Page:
On the Rue du Sergent Bobillot there’s a huge mural depicting Michaël Chemla which covers the façade of the Espace Albatros (well-known for its alternative evening arts events). This is a place that’s had a rich and very diverse past.
Built in 1904 as a response to Pathé’s growing output of films (at that time it was the biggest film production company in the world), Pathé – Albatros studios made thousands of films and newsreels during the Golden Age of silent film. On set you could meet Jean Renoir, Abel Gance, Jean Epstein and others…
The advent of talking films put an abrupt stop to the studio’s activities as Pathé pulled out of the venture in 1927. The premises were then sold to a metalworking concern before being bought by the Chemla family in 2002. The family has turned the site into a multi-purpose venue (acting school, theatre…) in memory of their son Michaël who was an actor and director.
Peaches trained against walls
Peaches in Montreuil? What’s that about?
It may seem strange, but as early as the 17th century peaches were grown in Montreuil using fan-trained trees grown against walls, called peach walls. These whitewashed, plastered walls (the plaster sourced from local quarries) absorbed the sun’s heat and released it later, creating a micro-climate up to 8 to 12 degrees warmer than the surrounding area. This meant that fruits normally grown much further south could be cultivated – notably peaches.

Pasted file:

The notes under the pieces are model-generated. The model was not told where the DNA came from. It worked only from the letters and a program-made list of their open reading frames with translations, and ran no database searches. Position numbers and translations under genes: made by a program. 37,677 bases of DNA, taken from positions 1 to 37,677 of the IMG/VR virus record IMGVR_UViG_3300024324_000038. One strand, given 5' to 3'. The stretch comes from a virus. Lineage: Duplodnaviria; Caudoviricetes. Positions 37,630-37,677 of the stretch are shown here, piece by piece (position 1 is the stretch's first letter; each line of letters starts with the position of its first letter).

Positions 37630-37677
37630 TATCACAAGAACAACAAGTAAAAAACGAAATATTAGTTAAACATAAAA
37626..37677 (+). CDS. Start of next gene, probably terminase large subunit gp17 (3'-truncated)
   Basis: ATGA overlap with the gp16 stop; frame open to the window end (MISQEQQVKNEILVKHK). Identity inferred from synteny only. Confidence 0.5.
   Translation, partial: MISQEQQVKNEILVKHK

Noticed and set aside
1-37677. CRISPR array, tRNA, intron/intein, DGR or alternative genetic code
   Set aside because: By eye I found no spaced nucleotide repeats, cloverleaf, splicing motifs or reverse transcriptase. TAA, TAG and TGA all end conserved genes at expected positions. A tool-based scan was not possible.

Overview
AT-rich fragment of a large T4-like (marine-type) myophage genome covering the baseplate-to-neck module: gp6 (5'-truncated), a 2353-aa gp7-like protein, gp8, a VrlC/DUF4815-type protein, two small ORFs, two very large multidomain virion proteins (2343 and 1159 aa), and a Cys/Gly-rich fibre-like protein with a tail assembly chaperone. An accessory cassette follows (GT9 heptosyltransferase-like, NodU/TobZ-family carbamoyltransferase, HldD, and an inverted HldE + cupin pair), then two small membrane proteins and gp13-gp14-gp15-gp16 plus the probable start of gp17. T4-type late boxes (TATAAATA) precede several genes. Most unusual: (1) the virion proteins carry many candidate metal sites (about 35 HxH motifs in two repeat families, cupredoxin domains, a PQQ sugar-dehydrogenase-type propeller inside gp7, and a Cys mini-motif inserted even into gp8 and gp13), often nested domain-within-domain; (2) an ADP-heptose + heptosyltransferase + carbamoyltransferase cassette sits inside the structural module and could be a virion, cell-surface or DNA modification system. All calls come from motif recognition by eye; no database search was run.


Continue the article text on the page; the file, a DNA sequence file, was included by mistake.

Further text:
So, it just goes to show that urban farming isn’t a 21st century phenomenon!
Unfortunately, these peaches, which were very popular in the 19th century, were unable to compete with much more cheaply-produced fruit brought from the south of France by railway in the 1880s…Only around 15km out of an original 600km of walls remain, but a number of charities are doing their utmost to preserve them and put them back into use (free entry on Sunday afternoons, check opening hours in advance with the relevant charity).
Montreuil Zone Industrielle Nord also known as Mozinor
At the end of the 1960s, in response to a changing industrial scene and the advent of outsourcing, Montreuil created the first ‘high-rise’ industrial estate in France, thus making the most of the town’s proximity to Paris. Built next to a motorway slip road, it boasts 42,000m2 of workspace on a three hectare site. The site is directly accessible via a central two-way ramp whereby vehicles entering and leaving the site are kept separate. Opened in 1975, the original project was vastly scaled back and most buildings were semi-abandoned following a recession. However, Mozinor played host to the first raves in the 80s and 90s. This is a town where nothing is ever wasted!
Now Mozinor is almost completely full up and is used by manufacturers, for warehousing and even by music studios.
Feel free to take a peek at its green roof and get in on some urban photography action (sure to be a hit for your Instagram followers 😉)
The final part of the journey is all downhill and takes you to Place Jean Jaurès, where you can drop your Vélibs at the Mairie de Montreuil Vélib’ station.
So, what are you waiting for? It’s time to get pedalling!